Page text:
A bit of personal perspective. If you're doing a literature study that involves looking through dozens and dozens of research papers, the last thing you want to have to do is to keep track of your browser, your downloads, and your PDF viewer. If you're unsure the PDF has what you're looking for it's much much easier to view the PDF in the browser, have a peek, hit the back button. If you need to recall it it's in your browser history, if you don't it's gone. If you downloaded it, you'd need to wait for the download, find it in either the download manager or Windows Explorer, then open it in a reader. If you find you don't need it, you need to close it, delete it, find your way back to your browser.

Literature research made me love the browser-PDF integration. Entire populations depend on it, don't break it.

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    +1 I first like to look at the PDF before I save it to disk. Direct downloads would force me to find the right file to remove, much more complicated than the extra click or keystroke to save from a browser tab.
    – Hbar
    Commented May 13, 2013 at 18:04
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    Amen on not customizing links. Users can decide client-side how they want their browser to handle PDFs. Don't make (or worse, unmake) the decision for me. Commented Jun 4, 2014 at 11:30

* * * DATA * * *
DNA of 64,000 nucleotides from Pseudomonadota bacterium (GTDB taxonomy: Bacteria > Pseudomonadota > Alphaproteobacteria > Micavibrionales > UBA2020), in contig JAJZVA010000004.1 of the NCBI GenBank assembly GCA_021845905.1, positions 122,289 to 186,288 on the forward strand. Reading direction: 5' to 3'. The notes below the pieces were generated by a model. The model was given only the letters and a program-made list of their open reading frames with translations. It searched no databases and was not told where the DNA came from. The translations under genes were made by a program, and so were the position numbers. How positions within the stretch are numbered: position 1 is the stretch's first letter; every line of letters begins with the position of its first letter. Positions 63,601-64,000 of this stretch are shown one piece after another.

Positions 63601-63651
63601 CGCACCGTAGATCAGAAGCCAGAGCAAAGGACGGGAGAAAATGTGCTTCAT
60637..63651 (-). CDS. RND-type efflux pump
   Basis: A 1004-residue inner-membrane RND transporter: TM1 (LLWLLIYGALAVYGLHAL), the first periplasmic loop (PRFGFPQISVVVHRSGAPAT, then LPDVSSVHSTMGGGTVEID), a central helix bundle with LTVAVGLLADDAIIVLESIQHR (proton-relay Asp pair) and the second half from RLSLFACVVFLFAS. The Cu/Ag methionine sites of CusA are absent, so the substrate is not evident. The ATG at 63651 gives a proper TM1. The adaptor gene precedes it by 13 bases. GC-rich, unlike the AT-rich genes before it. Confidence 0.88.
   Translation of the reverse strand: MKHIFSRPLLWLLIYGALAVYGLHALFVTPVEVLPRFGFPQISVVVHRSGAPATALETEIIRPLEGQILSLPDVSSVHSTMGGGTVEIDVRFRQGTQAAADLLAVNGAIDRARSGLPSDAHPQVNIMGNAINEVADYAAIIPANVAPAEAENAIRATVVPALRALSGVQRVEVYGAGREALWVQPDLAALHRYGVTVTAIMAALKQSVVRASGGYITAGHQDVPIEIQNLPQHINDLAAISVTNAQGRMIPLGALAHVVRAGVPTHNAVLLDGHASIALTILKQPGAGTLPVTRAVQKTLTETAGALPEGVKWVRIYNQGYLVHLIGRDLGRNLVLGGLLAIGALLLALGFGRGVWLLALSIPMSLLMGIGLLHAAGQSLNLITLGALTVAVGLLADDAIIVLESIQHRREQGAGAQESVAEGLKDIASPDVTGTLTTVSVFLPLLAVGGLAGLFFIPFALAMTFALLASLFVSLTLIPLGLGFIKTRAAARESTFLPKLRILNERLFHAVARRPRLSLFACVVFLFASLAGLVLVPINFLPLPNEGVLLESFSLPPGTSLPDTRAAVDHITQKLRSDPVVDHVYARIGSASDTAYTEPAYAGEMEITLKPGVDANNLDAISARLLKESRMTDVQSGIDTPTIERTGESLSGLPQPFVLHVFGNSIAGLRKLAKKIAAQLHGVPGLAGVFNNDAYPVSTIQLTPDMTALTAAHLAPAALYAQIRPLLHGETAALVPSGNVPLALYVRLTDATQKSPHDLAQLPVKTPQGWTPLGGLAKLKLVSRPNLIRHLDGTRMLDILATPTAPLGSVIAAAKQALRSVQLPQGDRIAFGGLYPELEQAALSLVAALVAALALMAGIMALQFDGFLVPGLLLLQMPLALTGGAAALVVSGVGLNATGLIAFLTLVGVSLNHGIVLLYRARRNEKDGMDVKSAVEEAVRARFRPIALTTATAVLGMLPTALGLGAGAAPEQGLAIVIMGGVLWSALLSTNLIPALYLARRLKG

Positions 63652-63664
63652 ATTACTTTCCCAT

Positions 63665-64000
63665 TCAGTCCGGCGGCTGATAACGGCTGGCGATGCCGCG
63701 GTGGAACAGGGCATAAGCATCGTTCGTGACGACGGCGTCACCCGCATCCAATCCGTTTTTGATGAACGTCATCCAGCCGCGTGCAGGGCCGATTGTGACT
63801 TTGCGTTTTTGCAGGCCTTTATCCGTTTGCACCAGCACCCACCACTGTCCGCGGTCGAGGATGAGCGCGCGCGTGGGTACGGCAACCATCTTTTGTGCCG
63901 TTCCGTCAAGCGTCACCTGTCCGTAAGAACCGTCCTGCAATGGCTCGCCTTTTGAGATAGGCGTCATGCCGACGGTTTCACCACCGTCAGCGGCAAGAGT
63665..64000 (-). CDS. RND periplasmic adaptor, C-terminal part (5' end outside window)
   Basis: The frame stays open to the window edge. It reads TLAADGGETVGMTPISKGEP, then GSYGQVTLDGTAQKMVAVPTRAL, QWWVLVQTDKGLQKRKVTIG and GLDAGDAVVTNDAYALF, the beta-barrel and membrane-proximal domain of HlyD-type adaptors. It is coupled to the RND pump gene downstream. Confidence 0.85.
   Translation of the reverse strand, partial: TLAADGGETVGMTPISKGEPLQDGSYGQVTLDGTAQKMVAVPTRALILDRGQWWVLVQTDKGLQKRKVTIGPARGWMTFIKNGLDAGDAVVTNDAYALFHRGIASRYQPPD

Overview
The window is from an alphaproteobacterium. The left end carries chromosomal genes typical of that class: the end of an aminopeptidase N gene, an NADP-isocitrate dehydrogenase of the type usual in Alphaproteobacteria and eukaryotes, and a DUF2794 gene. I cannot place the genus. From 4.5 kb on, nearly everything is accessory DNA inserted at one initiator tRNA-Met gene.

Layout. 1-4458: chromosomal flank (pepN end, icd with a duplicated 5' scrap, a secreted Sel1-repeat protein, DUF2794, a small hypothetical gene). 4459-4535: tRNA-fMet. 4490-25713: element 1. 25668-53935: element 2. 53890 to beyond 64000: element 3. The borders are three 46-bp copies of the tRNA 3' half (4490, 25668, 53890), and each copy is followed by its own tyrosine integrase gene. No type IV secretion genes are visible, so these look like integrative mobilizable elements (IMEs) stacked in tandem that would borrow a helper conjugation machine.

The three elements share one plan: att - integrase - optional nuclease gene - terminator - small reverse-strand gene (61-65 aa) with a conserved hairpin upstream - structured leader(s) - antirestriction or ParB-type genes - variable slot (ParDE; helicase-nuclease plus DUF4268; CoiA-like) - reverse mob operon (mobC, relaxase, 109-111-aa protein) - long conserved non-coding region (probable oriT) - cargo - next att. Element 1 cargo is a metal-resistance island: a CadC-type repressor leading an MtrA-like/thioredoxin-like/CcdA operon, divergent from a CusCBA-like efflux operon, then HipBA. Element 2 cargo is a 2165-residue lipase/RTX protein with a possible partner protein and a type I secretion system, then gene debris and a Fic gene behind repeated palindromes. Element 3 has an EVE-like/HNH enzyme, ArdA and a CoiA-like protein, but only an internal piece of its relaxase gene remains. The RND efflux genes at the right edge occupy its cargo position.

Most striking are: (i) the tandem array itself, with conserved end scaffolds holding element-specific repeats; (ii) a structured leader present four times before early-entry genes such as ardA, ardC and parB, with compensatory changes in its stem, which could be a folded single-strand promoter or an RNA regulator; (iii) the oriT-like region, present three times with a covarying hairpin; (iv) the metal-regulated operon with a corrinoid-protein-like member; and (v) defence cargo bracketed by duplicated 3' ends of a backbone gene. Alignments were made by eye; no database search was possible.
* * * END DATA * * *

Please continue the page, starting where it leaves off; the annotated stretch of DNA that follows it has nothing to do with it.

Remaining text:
• I came here exactly looking for a way to unforce download of pdfs. I have a page with 20 something pdfs I need to scan to find the right one. No idea why some designer/business person has decided I can't open them in tabs. Commented Feb 9, 2015 at 12:13

Firstly, you can (and should?) always give the user autonomy. You can ask the user if he wants to open the pdf in a new tab or download and open the pdf with a preferred application. This is also in line with the UX guideline that the user should always feel in control.

And on the point of opening the pdf in a new tab, here are some guidelines as to make that experience better.

Nielsen 2005: Open New Windows for PDF and other Non-Web Documents

When using PC-native file formats such as PDF or spreadsheets, users feel like they're interacting with a PC application. Because users are no longer browsing a website, they shouldn't be given a browser UI.

Because users frequently close document windows, the best guidelines for linking to non-Web documents are:

  • Open non-Web documents in a new browser window .
  • Warn users in advance that a new window will appear.
  • Remove the browser chrome (such as the Back button) from the new window.
  • Best of all, prevent the browser from opening the document in the first place. Instead offer users the choice to save the file on their harddisk or to open it in its native application (Adobe Reader for PDF, PowerPoint for slides, etc.). Unfortunately, doing so requires a bit of technical trickery: you have to add an extra HTTP header to the transmission of the offending file. The header line to be added is " Content-disposition: Attachment ". If possible, also add " ; filename=somefile.pdf " at the end of this line, to give the browser an explicit filename if the user chooses to save the file. (I thank Sybren Stüvel for providing this code.)

In my experience, it depends what the PDF is, and why there's a link to it.